Adaptive Fault Tolerance
Adaptive FT in Automotive Applications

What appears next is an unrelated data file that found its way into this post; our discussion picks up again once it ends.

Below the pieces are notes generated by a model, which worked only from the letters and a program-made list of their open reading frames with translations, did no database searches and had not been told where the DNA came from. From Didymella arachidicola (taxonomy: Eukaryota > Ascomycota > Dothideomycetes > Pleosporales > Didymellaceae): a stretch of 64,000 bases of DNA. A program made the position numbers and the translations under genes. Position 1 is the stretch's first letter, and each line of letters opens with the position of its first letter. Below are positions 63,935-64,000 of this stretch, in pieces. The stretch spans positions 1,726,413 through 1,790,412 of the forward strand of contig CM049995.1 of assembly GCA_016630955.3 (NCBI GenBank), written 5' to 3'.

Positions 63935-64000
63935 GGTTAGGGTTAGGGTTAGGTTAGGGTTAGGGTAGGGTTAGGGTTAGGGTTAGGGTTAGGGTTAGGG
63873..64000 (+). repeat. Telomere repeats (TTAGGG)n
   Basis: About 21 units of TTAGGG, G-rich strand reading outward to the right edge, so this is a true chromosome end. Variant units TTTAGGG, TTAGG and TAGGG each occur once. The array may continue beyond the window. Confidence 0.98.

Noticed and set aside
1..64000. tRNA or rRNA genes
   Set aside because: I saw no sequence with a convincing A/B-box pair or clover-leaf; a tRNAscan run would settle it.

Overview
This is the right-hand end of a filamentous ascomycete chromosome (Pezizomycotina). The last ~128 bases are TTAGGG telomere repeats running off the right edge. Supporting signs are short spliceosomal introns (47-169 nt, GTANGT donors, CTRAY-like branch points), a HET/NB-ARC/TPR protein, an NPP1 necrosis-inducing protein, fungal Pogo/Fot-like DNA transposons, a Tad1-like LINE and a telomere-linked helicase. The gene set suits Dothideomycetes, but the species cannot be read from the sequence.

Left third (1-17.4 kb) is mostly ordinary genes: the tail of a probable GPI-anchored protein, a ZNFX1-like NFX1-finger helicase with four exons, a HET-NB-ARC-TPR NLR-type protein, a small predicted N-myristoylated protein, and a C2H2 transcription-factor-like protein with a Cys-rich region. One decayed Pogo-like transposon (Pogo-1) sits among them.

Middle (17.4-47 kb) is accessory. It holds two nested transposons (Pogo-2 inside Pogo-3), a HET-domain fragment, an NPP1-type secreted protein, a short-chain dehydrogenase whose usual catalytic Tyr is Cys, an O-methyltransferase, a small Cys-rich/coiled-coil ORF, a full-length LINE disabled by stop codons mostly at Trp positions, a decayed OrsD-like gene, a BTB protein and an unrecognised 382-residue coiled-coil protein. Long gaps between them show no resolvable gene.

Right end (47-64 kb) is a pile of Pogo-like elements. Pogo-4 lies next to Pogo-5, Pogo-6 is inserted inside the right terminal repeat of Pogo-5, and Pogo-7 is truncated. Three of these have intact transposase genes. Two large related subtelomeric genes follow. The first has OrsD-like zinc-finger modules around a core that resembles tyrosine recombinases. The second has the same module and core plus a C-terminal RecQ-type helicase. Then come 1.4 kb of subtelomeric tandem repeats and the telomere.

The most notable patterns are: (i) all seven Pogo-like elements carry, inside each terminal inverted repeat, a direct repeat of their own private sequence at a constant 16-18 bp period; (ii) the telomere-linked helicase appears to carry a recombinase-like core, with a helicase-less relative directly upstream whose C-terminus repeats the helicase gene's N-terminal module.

Cyber-physical systems (CPS) are engineered systems that are built from and depend upon the synergy of computational and physical components. CPS continues to grow in prevalence and complexity: Life-critical systems such as aircraft, nuclear and chemical reactors, power generation systems, and automobiles are increasingly being controlled by computer. Traditional fault tolerance is expensive in terms of massive redundancy. For automotive embedded systems, the computer systems in power train and chassis domains, as well as certain major tasks for the recent self-driving vehicle (Unmanned Ground Vehicle), such as localization, path planning, etc., require a high level of fault tolerance. Our objective of this paper is to demonstrate while massive hardware redundancy is required, its actual runtime deployment can be done adaptively, based on the current state of the controlled plant. In many, if not most, instances, the plant is in a state which allows for a lowered level of fault-tolerance. Two cases, ABS in a straight line and ESP during a turn, are discussed and the corresponding benefit for overall reliability is also mentioned.